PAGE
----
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[2014 Fall Life Sciences & IBB Regular Seminar]
▶Subject: Modulation of Multiple DNA Repair Pathways by Fanconi Anemia Protein SLX4/FANCP
▶Speaker: Prof. Yonghwan Kim (Department of Life Systems, Sookmyung Women’s University)
▶Place: Auditorium(1F), Postech Biotech Center
Fanconi anemia is a rare recessive disorder characterized by genome instability, congenital malformations, progressive bone marrow failure and predisposition to hematologic malignancies and solid tumors. We identified biallelic SLX4 mutations in two individuals with typical clinical features of Fanconi anemia. In further studies, we found that SLX4/FANCP modulates multiple DNA repair pathways by providing specific nucleases in different types of DNA damage. Holliday junctions, the DNA intermediates of homologous recombination need to be faithfully processed in order to preserve genome integrity. In human cells the BLM helicase complex promotes non-nucleolytic dissolution of double Holliday junctions. In vitro, Holliday junctions may be nucleolytically processed by MUS81-EME1, GEN1, and SLX4-SLX1. Here, we take advantage of SLX4-null cells to dissect the requirements for each of these proteins during Holliday junction resolution in vivo, and demonstrate an important role for SLX4 dependent complexes in human cells. We show that SLX4-associated MUS81-EME1 and SLX1 work as an in vivo HJ resolvase, which acts in an alternate pathway to BLM-directed HJ dissolution. If neither of these pathways is present, the cells are inviable due to mitotic dysfunction resulting from the inability to segregate their chromosomes. In this setting, GEN1, although active in the cells, cannot substitute for the activity of the SLX4-associated nucleases. Even in the presence of BLM, one of the Holliday junction resolvase activities associated with SLX4 or GEN1 is still required for cell viability. These data indicate that the BLM complex is unable to process all homologous recombination intermediates arising during DNA replication and that nucleolytic Holliday junction resolution is essential in human cells.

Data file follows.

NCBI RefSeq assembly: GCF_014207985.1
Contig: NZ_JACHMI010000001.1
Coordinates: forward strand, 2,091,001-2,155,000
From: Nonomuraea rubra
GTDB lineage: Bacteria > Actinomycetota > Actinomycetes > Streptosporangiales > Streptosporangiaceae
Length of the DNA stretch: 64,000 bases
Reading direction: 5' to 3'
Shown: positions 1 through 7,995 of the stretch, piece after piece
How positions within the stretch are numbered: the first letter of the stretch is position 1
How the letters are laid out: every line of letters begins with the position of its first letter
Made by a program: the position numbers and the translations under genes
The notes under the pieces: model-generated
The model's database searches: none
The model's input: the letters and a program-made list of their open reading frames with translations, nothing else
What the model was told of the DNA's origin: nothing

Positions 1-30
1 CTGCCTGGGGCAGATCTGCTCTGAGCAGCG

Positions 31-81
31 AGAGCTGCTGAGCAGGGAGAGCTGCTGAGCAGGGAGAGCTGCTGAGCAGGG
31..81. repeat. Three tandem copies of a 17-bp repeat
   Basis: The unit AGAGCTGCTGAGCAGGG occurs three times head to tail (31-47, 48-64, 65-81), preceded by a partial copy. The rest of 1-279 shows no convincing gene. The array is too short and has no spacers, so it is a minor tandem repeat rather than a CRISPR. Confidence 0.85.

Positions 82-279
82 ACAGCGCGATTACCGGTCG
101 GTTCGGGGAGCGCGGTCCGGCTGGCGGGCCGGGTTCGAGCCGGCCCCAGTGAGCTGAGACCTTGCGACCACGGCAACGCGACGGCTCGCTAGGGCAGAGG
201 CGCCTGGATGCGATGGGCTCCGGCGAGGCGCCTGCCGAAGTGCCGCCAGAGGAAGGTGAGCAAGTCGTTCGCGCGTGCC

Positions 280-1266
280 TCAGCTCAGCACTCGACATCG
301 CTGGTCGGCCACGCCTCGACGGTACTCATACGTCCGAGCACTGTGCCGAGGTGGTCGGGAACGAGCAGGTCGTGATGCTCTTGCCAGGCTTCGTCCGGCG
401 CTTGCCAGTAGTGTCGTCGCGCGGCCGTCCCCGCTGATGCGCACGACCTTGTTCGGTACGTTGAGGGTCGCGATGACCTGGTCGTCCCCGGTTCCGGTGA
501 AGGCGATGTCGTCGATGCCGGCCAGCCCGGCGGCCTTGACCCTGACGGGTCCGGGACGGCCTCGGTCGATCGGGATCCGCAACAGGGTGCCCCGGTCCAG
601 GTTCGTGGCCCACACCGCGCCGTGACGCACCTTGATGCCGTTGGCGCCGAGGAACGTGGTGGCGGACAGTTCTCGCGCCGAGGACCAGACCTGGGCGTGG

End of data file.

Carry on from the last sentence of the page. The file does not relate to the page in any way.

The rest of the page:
▶Inquiry: Prof. Cho, Yunje (279-2288)
* This seminar will be given in English